Links

We have added links to websites that provide useful infomation about all aspects of mercury safe dentistry. Please let us know if you have any you'd like us to review and add to the Links Page.

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21   Link   Occupational exposure to mercury: What is a safe level?
Excellent article on many aspects of mercury's relationship to women's health. Pregnant women should not work in areas with high levels of mercury compounds in the air.
1910
22   Link   Neuropsychological dysfunction related
The neuropsychological performances of the former workers suggest that occupational exposure to elemental mercury has long-term effects on information processing and psychomotor function, with increased depression and anxiety also possibly reflecting the psychosocial context.
1665
23   Link   Dental amalgam fillings and the amount of organic mercury in human saliva.
The results are compatible with the hypothesis that amalgam fillings may be a continuous source of organic mercury, which is more toxic than inorganic mercury, and almost completely absorbed by the human intestine.
1865
24   Link   Suicide among Swedish dentists. A ten-year follow-up study.
Results show an elevated standardized mortality ratio (SMR) for male dentists compared to other male academics. It is suggested that enhanced interest should be given to the possible etiologic role of not only psychosocial factors but also to psychoorganic consequences of mercury exposure among dentists.
1467
25   Link   Women in dental surgeries: reproductive hazards in occupational exposure to metallic mercury
There was a significant, positive association between TMLs in the hair of exposed women and the occurrence of reproductive failures in their history. These findings indicate that dental work could be another occupational hazard with respect to reproductive processes.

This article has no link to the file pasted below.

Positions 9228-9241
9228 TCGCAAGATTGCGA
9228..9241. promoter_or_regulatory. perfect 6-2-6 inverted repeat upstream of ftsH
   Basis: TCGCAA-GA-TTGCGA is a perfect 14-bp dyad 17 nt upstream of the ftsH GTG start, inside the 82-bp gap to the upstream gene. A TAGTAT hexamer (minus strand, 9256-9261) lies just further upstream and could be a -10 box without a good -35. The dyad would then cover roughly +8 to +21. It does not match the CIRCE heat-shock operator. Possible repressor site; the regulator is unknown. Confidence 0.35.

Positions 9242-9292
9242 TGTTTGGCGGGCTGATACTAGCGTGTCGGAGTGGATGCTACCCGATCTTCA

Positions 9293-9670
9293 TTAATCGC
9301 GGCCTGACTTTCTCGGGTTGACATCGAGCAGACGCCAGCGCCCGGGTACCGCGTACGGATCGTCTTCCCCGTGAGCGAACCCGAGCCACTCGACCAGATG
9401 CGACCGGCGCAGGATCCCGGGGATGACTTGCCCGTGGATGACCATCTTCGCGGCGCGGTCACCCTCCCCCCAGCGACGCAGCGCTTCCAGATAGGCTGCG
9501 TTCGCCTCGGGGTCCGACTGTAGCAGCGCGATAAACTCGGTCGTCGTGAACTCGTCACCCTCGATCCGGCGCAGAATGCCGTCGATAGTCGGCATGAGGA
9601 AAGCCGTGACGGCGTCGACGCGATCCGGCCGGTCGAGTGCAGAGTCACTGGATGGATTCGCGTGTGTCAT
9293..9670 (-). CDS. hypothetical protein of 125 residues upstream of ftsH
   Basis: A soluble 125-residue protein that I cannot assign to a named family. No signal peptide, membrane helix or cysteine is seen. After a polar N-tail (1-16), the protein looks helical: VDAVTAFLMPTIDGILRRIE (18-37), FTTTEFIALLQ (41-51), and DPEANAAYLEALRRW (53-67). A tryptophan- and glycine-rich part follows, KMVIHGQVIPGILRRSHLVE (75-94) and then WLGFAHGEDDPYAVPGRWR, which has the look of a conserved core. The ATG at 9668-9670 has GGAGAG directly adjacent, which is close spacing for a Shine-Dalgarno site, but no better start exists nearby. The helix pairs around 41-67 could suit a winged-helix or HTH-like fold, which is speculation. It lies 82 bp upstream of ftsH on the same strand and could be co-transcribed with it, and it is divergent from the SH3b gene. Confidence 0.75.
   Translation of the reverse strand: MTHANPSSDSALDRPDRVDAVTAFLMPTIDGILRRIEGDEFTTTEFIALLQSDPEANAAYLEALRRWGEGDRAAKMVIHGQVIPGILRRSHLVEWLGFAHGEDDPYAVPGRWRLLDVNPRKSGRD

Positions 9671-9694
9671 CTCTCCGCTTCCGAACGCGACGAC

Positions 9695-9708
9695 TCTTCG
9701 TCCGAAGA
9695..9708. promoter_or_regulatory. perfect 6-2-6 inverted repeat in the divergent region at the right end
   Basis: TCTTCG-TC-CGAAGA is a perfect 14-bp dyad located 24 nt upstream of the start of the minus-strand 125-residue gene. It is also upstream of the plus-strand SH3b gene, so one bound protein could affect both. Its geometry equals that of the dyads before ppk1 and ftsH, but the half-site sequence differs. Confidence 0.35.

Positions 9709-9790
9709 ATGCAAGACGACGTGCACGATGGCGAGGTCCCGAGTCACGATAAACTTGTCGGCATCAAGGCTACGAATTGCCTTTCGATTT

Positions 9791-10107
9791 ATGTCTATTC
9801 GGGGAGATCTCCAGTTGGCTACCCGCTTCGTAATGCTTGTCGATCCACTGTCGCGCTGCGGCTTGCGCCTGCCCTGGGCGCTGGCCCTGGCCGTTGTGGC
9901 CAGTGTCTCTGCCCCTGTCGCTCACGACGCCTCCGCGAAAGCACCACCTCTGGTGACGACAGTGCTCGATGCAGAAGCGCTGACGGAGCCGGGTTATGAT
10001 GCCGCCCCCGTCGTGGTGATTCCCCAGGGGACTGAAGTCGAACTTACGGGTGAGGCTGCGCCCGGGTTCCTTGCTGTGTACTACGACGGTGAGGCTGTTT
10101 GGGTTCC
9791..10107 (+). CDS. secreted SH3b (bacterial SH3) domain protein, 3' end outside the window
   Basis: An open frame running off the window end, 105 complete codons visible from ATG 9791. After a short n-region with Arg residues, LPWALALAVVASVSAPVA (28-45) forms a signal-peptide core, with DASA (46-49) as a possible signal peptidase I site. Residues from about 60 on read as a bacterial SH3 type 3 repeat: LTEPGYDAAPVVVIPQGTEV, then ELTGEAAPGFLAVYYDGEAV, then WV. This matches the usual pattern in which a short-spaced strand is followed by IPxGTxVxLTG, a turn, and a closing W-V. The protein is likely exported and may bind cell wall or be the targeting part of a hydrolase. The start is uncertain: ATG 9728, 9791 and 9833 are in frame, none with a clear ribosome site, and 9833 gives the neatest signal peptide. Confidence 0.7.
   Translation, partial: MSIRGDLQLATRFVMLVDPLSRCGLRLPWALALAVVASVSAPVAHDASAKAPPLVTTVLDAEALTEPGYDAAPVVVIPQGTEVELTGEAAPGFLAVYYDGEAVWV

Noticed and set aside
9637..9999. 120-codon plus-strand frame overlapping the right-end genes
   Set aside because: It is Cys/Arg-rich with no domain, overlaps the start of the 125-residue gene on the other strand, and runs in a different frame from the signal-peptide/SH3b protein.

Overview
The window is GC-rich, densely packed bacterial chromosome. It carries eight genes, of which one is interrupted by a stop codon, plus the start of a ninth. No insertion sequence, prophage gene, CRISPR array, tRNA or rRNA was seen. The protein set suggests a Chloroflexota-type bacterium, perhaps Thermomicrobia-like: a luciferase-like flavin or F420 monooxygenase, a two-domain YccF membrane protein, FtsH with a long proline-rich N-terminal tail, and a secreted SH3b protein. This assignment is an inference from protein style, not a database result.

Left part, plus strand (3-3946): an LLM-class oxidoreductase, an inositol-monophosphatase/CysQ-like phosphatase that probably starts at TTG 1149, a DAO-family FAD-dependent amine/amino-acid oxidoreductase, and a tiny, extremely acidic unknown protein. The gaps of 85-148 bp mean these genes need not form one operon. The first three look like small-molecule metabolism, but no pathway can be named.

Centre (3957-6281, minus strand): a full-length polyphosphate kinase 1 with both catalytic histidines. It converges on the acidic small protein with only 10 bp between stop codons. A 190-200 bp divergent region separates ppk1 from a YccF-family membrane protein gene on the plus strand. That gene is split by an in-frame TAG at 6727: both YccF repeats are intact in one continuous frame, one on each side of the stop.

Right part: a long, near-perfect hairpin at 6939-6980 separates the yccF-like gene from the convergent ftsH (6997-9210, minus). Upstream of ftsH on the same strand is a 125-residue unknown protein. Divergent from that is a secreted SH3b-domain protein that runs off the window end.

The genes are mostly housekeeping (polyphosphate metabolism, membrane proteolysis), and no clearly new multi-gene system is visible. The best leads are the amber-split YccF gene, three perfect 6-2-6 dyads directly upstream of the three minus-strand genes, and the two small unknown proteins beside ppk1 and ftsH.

1602
26   Link   Mercury and dentists
Exposures to 1–3 mg/m3 Hgo trigger clinical CNS effects. The new study correctly hypothesised that exposure may (1) increase symptoms;(2) deteriorate cognitive skills requiring prolonged attention, memory, and psychomotor skills; and (3) reduce motor speed.
1533
27   Link   Occupational health: Blood mercury levels of dental students and dentists at a dental school
There were statistically significant increases (pasurements in all groups at the end of the academic year. Red cell mercury levels were also consistently elevated.
1761
28   Link   EXPOSURE TO MERCURY: A MAJOR PUBLIC HEALTH CONCERN
WHO's tolerable concentration of 0.2 μg/m3 for long-term inhalation exposure to elemental mercury vapour. It promotes the elimination of mercury wherever possible and the promotion of alternatives to the use of mercury.
1575
29   Link   Occupational health: Mercury vapour release from a dental aspirator
At the dentist's breathing zone, mercury vapour concentrations of ten times the current occupational exposure limit of 25 g/m3 were recorded after 20 minutes of continuous aspirator operation.
1681
30   Link   Biological monitoring of environmental and occupational exposure to mercury
The results strongly suggest that fish is an important source of methylmercury exposure and that amalgam fillings are probably the most important source of inorganic mercury exposure among occupationally unexposed individuals.
1600
31   Link   Occupational exposure to metallic mercury in the dentist's office of a public primary health care clinic in the city of São Paulo
Results for workers' health showed a prevalence of symptoms from lesions to the central nervous system; central nervous system signs; and that mild-to-moderate chronic poisoning was found in 62.5% of workers.
1513
32   Link   Health Effects of Mercury
A must read study of the effects of mercury, including long term occupational exposure. An eye opener.
1505
33   Link   Occupational Mercury Exposure Limits
Due to the health effects of mercury exposure, industrial and commercial uses are regulated in many countries. The World Health Organization, OSHA, and NIOSH all treat mercury as an occupational hazard, and have established specific occupational exposure limits. Environmental releases and disposal of mercury are regulated in the U.S. primarily by the United States Environmental Protection Agency.
1986
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